Yehuda Amichai, “Water Cannot Return”

Thanks to Juliana de A.K. for tweeting this poem.

Water Cannot Return (tr. Rabbi Steven Sager, from here)
Yehuda Amichai

Water cannot return in repentance.
To where would it return? To faucet, to sources, to earth, to roots,
to cloud, to sea, to my mouth?
Water cannot return in repentance.
Every place is seasons as of old, seas as of old,
every place is beginning and end, and beginning.


In her autobiography, Ivanka Trump recalls a time when she was much younger, in her father’s personal aircraft. Her father’s second wife was running late and the plane was due to take off. Ivanka saw Ms. Maples on the ground, rushing toward the plane, and brought this to the attention of her father, hoping he would stop the plane and let her board. Mr. Trump had the plane take off anyway, explaining that running five minutes late was unacceptable. “You have to be on time.”

It’s near impossible to overstate the impact divorce has on children. Children initially don’t know except through their parents; when they accept other authority figures into their lives, they are making an incredible commitment. It’s probably safe to say, as the HuffPo article linked above says, that Ivanka – maybe even all the Trump children – are just scared to death their father will cut himself off from them in a fit of arbitrary rage. That the abusiveness on display, where he’ll shout at a woman for 90 minutes in a “debate,” is being thrust on us because this is a dysfunctional family’s attempt to remain whole. To be sure, it looks like many Americans can relate to this far too well. Donald Trump’s perceived authenticity speaks to the fact that we’ve allowed a lot of toxic people to define us. We think crude self-assertion strength, imposing one’s will the only salient aspect of argument. People that read books, are honest, treat their children and others with respect, model positivity, give willingly are simply “chumps” not just according to Trump, but the longer this goes on, the American people themselves.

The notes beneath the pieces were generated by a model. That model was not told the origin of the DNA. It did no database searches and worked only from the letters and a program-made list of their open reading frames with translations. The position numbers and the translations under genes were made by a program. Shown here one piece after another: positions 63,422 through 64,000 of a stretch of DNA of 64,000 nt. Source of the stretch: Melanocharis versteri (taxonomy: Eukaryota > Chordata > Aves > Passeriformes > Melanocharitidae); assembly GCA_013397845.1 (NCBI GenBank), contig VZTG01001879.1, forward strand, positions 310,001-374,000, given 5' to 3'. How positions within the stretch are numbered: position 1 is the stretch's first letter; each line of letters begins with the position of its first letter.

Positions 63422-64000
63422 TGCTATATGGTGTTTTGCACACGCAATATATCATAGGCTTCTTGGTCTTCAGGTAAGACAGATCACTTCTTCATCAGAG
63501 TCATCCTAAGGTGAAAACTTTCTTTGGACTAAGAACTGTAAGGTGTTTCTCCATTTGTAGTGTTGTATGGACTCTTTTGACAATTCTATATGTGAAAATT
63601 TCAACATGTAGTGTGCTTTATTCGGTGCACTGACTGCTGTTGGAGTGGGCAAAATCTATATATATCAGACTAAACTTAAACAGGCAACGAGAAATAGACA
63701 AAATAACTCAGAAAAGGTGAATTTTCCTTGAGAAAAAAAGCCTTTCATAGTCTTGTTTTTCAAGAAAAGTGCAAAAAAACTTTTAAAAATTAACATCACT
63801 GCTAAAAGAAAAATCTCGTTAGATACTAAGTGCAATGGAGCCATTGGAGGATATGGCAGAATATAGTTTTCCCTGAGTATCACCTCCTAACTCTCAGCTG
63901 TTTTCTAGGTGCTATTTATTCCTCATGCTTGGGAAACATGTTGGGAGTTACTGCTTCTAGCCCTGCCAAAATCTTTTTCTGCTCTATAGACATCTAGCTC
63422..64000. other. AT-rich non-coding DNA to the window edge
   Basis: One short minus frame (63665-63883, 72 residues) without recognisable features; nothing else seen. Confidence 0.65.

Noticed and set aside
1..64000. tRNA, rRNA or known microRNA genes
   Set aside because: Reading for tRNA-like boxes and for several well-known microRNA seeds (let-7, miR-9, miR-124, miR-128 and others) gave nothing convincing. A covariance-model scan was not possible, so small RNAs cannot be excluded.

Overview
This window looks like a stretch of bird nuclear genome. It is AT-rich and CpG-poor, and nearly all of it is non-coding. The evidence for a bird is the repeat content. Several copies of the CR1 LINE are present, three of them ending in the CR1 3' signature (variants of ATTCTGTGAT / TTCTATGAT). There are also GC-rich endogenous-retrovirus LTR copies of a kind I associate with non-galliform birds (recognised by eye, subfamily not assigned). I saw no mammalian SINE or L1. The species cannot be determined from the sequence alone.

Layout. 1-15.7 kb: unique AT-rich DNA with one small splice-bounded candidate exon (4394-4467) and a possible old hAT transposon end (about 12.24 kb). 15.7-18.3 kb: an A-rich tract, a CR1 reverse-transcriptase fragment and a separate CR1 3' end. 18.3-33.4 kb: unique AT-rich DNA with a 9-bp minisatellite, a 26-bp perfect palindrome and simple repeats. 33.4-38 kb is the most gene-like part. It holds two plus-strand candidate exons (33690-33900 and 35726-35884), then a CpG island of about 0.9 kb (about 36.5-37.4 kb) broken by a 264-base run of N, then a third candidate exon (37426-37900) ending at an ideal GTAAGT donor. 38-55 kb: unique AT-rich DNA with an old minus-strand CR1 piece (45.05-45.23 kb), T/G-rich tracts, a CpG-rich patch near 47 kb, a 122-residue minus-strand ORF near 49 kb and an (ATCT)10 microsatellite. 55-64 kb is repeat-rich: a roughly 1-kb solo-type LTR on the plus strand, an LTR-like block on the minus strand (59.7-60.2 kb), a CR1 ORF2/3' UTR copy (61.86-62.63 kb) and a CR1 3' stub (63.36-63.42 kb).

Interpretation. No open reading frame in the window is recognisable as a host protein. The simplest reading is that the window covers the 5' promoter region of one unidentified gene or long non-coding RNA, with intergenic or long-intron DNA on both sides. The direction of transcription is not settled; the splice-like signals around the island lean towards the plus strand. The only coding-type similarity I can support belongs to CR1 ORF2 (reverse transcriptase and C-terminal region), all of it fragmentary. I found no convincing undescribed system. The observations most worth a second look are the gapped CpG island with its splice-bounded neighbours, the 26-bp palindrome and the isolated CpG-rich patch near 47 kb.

Clearly, a sense of home, a sense of wholeness is needed to not go insane. But how far does “home” reach? Not all of life can be having a perfect family, can it? Before I comment on Amichai’s lovely poem, this thought: the Bible does seem to say, for better or worse, that life is inheritance. God created, Adam and Eve betrayed, Seth and Noah affirmed, the Mosaic law perfected, the land itself the provision of covenant. The am olam has everything through God, and they know this because it has been handed down through the generations. “Honor your father and mother” is why Naboth cannot give up his vineyard. The inheritance is complete. What is there but to do justice and walk humbly with one’s God?

In this vein, it is easy to see t’shuvah cannot quite be repentance in the Christian sense. Turning back to God is merely a homecoming. A sense of transcendent justice, of sins that must be purged, is unnecessary. Ironically enough, Jesus’ story of the Prodigal Son speaks t’shuvah very well. The prodigal son returns home and is accepted. He’s back where he belongs, with his family.

Is what is true of us true of God, in whose image and likeness we are made? “Water cannot return in repentance.” Water is not simply water, nor primordial chaos. Because of God, it is the essence of life. It does not return, it does not repent.

Water goes. “To where would it return? To faucet, to sources, to earth, to roots, to cloud, to sea, to my mouth?” If it “returns” to the earth, it does so on its terms. Water courses, flowing through and defining life. “Roots” is the outstanding word, for water goes and life grows.

This seems a controversial position. If one identifies water with God, one might imply God entails progress, when the Biblical understanding entails God’s completeness. But Amichai understands that descendants as numerous as the stars are not the stars themselves, fixed and remote. “Home” must account for the dynamism of love; it is not enough for a family to be a barely functional family. That sense of primordial longing all of us have can only be addressed by the photographs that come with the frame for so long.

So Amichai, because he can do this, rewrites the cosmos:

Water cannot return in repentance.
Every place is seasons as of old, seas as of old,
every place is beginning and end, and beginning.

This sounds like Ecclesiastes: there is nothing new under the sun. That is true, but only true because everything is under the sun, in its change, growth, blossoming. There is no return, no repentance, but a going back and forth. Seasons as of old, seas as of old, only bear witness to the world we help create. Every place is a beginning and end, and beginning.

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